Reactor Design

Fuelling floating reactors

13 August 2004

ABV and VBER reactors are designed to be deployed in remote regions on floating platforms. They can operate without refuelling for many years, increasing safety, reliability and economy. How are their reactor cores adapted for these conditions? By OB Samoilov, VS Kuul, OA Morozov, VI Alexeev and MA Bolshukhin

Floating (barge-mounted) power stations are very attractive as autonomous power sources for remote region due to their high reliability, radiation and environmental safety, acceptable cost effectiveness and long fuel life of 8 to 12 years.

The proven technologies of marine nuclear power reactors have been employed to develop such floating NPPs. Russian marine-type PWRs have more than 6000 reactor-years of total operating experience in navy and civil ships.

The first design is a barge-mounted power station with an ABV-type integral PWR which uses natural coolant circulation in the primary circuit and has capacity of about 10MWe while the barge's displacement is about 2500t.

The second design has a 110MWe VBER-type modular reactor on a barge with a displacement of about 12,000t.

Such floating units have the following essential advantages:

  • The plant is factory-produced and supplied as a ready-made installation so, plant construction period is much shorter.
  • Plant siting is considerably simplified.
  • The plant is continuously operated over 8 to 12 years without refueling and maintenance (its total service life is about 50 years).
  • The plant is environmentally friendly: refueling, radwaste management and maintenance are provided off-site at a special maintenance centre.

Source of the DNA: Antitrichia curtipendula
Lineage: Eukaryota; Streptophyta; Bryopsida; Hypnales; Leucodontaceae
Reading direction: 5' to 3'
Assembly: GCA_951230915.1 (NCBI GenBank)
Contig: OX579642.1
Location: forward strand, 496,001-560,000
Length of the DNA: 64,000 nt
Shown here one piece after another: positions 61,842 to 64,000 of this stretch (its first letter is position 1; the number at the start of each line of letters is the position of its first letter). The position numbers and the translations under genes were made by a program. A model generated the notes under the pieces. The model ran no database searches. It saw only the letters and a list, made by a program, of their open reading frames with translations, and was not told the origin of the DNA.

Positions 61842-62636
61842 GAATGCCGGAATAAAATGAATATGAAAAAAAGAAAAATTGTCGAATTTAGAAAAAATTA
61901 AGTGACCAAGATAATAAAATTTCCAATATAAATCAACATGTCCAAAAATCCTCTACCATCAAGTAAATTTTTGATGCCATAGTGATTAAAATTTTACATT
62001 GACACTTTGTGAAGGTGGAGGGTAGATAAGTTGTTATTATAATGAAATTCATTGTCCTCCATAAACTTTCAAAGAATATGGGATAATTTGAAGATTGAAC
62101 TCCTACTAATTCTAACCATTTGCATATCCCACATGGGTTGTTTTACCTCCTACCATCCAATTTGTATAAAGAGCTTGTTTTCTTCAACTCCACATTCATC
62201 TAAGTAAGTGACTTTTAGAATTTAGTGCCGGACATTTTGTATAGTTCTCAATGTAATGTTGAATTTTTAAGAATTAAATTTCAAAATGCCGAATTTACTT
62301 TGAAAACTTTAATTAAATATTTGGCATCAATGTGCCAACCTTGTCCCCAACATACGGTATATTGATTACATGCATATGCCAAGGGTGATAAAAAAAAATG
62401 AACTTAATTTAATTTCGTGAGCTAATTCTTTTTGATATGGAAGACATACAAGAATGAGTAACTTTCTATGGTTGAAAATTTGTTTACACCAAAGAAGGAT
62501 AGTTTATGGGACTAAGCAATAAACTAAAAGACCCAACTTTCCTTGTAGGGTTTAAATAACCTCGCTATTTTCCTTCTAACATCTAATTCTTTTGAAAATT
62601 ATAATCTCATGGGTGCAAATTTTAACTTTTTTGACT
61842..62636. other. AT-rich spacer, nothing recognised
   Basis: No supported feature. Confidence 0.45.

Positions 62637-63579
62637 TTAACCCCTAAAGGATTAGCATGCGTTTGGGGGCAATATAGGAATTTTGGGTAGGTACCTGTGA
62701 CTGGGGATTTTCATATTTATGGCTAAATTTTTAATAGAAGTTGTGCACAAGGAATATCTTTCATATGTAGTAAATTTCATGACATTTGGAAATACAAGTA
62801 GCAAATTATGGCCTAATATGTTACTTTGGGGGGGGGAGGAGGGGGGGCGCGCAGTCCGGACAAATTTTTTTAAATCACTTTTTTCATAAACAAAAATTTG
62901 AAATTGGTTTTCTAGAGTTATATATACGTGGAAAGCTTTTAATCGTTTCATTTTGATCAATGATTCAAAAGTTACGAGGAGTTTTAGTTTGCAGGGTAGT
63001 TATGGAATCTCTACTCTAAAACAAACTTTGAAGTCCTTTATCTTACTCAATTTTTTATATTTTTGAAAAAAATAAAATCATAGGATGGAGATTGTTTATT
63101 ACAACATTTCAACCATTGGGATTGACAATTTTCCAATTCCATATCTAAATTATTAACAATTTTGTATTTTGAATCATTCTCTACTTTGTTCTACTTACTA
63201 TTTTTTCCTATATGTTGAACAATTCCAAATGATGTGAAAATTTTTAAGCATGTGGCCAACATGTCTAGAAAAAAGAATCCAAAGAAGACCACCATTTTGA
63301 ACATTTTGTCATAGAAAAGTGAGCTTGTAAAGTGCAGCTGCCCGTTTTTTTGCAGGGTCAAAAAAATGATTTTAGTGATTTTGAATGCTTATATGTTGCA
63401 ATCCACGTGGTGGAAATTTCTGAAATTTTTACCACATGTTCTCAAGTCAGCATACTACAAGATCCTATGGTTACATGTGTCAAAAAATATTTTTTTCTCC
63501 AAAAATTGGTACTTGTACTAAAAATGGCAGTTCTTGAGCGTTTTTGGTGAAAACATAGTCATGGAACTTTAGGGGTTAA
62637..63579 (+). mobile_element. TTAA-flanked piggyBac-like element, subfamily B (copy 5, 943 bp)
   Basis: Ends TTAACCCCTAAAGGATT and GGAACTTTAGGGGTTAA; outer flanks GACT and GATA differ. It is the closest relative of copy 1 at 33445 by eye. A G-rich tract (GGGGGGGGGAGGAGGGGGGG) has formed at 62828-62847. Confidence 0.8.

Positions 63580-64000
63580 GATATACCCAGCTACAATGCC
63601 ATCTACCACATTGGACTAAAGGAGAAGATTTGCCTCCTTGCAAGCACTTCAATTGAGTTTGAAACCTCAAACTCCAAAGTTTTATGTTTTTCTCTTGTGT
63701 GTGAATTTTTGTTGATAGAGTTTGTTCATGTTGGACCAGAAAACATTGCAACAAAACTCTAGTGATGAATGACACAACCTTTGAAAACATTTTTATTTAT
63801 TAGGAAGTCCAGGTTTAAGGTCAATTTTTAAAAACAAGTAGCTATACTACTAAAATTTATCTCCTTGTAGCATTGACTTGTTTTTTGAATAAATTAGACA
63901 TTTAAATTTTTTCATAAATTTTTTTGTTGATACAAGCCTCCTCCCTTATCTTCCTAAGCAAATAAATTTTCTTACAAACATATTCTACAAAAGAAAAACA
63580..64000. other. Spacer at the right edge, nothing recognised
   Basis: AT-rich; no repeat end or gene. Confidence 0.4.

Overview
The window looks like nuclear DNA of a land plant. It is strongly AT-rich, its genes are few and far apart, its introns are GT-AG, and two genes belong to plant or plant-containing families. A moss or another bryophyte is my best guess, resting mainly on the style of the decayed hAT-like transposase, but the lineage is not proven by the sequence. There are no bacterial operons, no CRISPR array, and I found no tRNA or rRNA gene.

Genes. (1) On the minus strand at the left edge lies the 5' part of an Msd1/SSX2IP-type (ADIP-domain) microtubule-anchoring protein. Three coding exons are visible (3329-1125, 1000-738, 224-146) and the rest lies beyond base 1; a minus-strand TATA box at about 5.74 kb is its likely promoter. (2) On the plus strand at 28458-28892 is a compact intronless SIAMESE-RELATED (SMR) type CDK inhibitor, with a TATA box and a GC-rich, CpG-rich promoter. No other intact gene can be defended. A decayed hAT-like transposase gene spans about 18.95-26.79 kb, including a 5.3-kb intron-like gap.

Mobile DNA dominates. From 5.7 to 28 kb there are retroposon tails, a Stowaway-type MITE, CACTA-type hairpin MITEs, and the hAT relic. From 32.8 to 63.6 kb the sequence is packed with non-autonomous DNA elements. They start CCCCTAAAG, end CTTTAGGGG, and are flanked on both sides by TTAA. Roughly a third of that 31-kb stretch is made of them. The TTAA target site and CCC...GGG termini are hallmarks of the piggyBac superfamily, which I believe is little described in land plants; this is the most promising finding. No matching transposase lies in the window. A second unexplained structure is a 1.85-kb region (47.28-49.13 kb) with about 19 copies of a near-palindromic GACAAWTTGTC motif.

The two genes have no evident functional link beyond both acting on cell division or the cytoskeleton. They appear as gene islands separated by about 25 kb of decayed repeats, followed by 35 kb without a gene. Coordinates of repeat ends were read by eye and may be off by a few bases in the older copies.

• After decommissioning the 'green field' concept is easily realised at its site area.

The ABV reactor plant

The 10MWe ABV reactor plant uses an integral PWR with natural coolant circulation (see Figure 1). It is inherently safe due to the reactor core's negative feedbacks and enhanced thermal inertia. Once-through steam generators are used. The main characteristics of the ABV reactor are given in Table 1.

In many respects the ABV reactor core characteristics have been determined from research and development performed for icebreaker reactor cores which gave a reliable design basis proven by engineering analysis and testing. Also, the updated safety requirements have been met.

The ABV reactor's cassette-type core (see Figure 2) is unified in respect of its structure, fuel as-sembly (FA) design (Figure 3) and structural items with the core being developed for the pilot nuclear cogeneration power plant with KLT-40S reactors.